As unnatural a phenomenon as the fairways here are, however, the fact that Seve Ballesteros was playing from most of them counts as an even bigger miracle.
In recent years, the only way it seemed possible to get Ballesteros to drive straight was for all the trees and long grass to be planted down the middle.
But the Spaniard's hard work over the winter months paid off in the first round of the Dubai Desert Classic yesterday. A round of 68, four under par, saw only three tee shots miss the fairway, and those only by the narrowest of margins.
This, of course, created other problems. Ballesteros's only dropped shot came at the second hole, after hitting the fairway. His second shot was pushed into a bunker, from where he failed to get up and down. "I'm not used to playing from the fairway," he joked.
"I had a sand wedge shot, the easiest and simplest shot in golf, and I pushed it. If I was in the rough, I'm sure I would have made the green. But other than that I was pretty steady and felt comfortable."
Ballesteros, who missed 13 out of 20 cuts last year, was two strokes behind the Swedish leader, Robert Karlsson, but two strokes ahead of the five-times European No 1, Colin Montgomerie.
One of the Spaniard's playing partners was his countryman, Ignacio Garrido. "It was nice to watch Seve in good shape again," Garrido said. "He has improved quite a lot from last year."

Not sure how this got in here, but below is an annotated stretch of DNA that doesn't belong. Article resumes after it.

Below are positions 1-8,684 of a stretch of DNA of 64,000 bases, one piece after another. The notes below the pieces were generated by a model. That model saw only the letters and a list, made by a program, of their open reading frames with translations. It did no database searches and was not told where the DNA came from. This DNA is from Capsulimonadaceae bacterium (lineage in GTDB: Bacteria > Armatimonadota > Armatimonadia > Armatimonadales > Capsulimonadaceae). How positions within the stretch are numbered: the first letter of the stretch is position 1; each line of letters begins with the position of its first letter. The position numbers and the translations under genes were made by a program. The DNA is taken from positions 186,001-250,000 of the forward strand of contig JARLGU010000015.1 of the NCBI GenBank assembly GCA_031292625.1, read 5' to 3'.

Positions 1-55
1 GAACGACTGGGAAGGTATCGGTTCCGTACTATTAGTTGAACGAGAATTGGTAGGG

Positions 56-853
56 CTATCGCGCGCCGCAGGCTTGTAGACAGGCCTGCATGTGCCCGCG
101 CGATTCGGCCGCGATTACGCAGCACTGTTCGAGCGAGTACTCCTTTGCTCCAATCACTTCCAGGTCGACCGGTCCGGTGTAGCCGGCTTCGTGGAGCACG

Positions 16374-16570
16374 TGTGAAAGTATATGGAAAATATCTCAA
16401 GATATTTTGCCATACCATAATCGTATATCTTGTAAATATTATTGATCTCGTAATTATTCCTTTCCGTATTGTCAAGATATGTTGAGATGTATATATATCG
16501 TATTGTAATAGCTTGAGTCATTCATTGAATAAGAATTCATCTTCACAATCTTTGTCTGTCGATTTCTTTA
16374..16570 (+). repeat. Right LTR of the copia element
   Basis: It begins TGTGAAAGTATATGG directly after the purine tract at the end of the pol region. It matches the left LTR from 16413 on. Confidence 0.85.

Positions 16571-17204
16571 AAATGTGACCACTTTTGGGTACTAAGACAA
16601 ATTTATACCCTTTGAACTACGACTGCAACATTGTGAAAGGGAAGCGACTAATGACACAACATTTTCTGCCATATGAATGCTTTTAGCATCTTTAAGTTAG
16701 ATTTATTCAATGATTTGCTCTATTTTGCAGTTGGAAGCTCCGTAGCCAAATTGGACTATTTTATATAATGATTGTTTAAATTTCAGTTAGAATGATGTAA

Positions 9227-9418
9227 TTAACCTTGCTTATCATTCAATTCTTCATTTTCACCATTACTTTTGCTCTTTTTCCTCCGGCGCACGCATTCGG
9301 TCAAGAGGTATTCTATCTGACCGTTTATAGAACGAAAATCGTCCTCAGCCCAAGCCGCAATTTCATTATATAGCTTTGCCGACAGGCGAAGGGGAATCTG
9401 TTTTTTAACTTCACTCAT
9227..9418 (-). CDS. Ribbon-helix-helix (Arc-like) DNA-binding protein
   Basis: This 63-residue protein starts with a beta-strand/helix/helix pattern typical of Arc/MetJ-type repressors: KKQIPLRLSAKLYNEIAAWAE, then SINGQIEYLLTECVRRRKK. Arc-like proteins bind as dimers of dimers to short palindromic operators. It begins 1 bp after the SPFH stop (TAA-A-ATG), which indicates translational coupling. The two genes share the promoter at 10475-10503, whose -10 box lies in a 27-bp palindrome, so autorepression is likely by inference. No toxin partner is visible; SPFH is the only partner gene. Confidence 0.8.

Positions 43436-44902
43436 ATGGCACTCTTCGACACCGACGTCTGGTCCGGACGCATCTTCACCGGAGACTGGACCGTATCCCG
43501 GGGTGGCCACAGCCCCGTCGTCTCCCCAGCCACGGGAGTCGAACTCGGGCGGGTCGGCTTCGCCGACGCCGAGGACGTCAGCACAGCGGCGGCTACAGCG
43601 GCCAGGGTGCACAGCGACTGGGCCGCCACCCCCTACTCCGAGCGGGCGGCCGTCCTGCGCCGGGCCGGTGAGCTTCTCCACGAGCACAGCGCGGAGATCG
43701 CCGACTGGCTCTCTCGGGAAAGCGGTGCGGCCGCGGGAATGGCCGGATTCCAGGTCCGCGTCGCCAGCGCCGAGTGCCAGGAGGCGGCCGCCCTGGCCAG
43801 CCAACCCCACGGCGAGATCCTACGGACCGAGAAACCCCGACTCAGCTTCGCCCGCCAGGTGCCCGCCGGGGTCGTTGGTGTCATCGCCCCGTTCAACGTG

This would not be difficult, as Seve admitted himself: "I'm pretty sure it will be a better year than last year."
Garrido shared second place, on five under, with Andrew Coltart - who has had an impressive winter in Australia where he is leading the order of merit - and two Australians of contrasting reputations, Norman and Stephen Allan.
In 13 rounds here, Norman, twice a runner-up in the event, is 50 under par.
The Shark feels at home partly because the greens are as swift as he is used to Down Under.
"They get firm and crusty so I know what to expect," he said. "On the flat, these greens are probably quicker than those at Augusta."Reuse content